Upstream value chains of the industry, mainly the manufacturing of the components, will remain a global market. Downstream elements, like project development and construction, will become localized. Clients will have to be acquired on a local level due to different regulations, energy prices, and grid access. The specialized labour required to build solar will be active locally or regionally, as good installers will be too busy to look for work in other countries/ continents.
High-quality, low-cost, efficient construction will be the key to success. Companies capable of building quality at a lower cost will be more competitive and will, therefore, be able to sell more.
With falling margins, solar developers will look for cheaper capital. This capital could be easily available in a world of negative interest rates. Specialized, institutional investors already recognize solar PV as an attractive class of assets with stable returns and low risk. Now, private investors will have the opportunity to invest directly into solar through emerging crowdfunding platforms. In a situation where there is no real investment alternative on the market for stable, low-risk instruments, yield expectations will be very reasonable.
Sooner or (probably) later, banks will follow. Given the risk profile of solar — especially rooftop solar — banks will have to price solar loans similarly to mortgages (and not like credit card debt, like in the past).
Solar financing, especially for rooftop solar, will transform from specialized to retail. Solar financing will have to offer blanket solutions suitable for many similar cases — not specialized, one-off products. These blanket solutions will have to be localized and country specific, eliminating currency and political risk. IKEA already offers solar PV systems in several markets. It also offers in-store financing of its furniture. An offer of low-cost PV financing is only a matter of time.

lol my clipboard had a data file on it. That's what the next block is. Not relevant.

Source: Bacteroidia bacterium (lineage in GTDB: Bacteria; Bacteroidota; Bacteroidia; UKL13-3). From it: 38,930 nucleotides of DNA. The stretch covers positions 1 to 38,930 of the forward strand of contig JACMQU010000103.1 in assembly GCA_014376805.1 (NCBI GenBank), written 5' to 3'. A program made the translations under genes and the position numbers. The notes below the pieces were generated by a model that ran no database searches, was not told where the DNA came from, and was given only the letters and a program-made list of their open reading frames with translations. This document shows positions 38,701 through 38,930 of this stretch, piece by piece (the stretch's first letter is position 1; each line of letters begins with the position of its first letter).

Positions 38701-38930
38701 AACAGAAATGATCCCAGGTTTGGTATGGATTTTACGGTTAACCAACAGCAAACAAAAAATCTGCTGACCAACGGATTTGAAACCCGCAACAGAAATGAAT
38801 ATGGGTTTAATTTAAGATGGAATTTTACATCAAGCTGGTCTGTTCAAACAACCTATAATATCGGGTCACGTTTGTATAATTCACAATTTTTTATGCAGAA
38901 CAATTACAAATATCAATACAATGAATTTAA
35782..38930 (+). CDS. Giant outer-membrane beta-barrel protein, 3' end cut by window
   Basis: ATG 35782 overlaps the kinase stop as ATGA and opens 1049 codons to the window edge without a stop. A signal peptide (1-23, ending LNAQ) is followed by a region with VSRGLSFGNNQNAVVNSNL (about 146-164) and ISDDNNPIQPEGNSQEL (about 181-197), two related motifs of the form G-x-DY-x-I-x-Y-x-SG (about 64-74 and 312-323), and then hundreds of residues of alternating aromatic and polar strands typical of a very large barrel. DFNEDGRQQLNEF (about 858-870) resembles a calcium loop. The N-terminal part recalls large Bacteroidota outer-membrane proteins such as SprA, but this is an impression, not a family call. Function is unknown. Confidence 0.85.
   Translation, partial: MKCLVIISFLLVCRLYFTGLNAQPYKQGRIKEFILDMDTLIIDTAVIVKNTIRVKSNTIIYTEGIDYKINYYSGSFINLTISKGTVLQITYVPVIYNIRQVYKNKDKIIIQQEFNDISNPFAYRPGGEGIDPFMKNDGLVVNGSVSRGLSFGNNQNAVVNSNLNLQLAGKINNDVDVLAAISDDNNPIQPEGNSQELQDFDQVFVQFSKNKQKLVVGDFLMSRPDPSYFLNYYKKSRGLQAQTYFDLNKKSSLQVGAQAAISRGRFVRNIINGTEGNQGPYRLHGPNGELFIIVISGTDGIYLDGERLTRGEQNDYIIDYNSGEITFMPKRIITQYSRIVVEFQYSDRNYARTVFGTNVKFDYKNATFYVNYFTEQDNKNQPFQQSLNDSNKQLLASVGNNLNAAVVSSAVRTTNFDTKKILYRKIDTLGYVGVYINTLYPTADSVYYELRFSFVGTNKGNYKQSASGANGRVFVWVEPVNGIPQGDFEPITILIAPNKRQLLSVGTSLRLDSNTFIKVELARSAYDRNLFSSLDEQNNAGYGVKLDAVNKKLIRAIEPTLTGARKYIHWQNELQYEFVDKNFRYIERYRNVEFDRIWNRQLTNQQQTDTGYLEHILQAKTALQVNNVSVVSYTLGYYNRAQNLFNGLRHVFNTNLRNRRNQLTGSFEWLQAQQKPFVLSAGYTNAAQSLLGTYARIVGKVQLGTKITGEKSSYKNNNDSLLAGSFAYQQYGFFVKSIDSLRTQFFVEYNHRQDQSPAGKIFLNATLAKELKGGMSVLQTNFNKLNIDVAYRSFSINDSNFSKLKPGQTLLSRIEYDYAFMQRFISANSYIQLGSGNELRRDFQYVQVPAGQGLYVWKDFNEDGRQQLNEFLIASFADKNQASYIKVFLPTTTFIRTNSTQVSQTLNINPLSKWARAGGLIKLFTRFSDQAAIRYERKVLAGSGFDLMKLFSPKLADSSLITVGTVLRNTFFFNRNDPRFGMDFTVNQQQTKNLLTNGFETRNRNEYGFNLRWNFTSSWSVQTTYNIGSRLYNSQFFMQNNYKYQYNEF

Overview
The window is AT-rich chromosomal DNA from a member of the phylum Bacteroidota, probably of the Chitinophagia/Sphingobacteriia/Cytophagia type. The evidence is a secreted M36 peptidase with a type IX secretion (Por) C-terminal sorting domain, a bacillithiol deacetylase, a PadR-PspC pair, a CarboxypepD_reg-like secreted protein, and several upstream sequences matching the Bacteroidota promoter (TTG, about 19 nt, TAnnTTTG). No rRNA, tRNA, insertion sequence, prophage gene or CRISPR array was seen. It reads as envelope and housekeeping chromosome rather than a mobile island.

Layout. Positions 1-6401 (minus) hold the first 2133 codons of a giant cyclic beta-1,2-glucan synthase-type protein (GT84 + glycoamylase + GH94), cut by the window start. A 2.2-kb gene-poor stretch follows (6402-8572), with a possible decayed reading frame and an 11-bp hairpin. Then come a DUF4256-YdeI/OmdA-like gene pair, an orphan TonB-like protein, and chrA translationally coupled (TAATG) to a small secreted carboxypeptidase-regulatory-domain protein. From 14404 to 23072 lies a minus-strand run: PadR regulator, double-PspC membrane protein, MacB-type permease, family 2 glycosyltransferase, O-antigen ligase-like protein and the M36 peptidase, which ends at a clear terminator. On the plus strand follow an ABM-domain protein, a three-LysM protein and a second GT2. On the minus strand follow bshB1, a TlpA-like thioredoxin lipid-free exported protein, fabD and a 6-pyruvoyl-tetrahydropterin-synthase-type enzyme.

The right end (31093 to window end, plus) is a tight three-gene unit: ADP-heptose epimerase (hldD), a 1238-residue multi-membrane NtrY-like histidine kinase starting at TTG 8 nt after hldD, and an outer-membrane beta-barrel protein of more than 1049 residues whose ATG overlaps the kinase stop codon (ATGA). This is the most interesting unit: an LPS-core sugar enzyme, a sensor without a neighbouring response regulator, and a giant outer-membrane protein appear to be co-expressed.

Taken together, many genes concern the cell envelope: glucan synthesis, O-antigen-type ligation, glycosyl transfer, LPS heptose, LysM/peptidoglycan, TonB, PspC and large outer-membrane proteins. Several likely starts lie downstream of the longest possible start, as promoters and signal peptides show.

Lower costs will result in a shorter payback time of projects. PPAs (power purchase agreements) will be offered for shorter terms — under 10 years vs. 20–30 years as in the past. The BOT (Build Operate Transfer) model will become more and more common — where, after the PV project is paid in full, the assets are transferred for free.
In general, solar PV financing will transform from energy assets project finance into something more similar to financing the development of retail outlets or restaurant chains (i.e., smaller value per project and shorter payback time).
In 2020, O&M (Operations and Maintenance) bills will be a much bigger market than today, and not only because the installed capacity will quadruple. There will be many more exciting things to do!
Historically, operation of a PV project involves taking a reading off a meter, calculating the amount of electricity generated, and issuing an invoice. Prices or tariffs are already fixed and generation depends on sunshine. Not much to do. But, with solar PV operating on a competitive energy market, a lot will change.
First of all, with the increase of solar energy generated, there will be a significant impact on the electricity grid itself. The historical, centralized, top-to-bottom grid management system where baseload was king will not work anymore. The entire grid will be a bottom-up mesh network of small generators and consumers, who will interact and intelligently react to variations in supply and demand.
Next, solar PV deployed on a massive scale in developing markets will have no conventional grid to be connected to. There will be a need to develop isolated microgrids or portfolios of stand-alone systems in order to offer solar. This requires a new approach to billing, managing payments, credit risk, etc.
Additionally, over the next 4 years, electricity storage will become common, with millions of electric car batteries plugging in and out of the grid constantly. Dropping battery costs will facilitate the emergence of local grid regulatory services like: demand /supply shift, frequency response, reserve capacity, etc.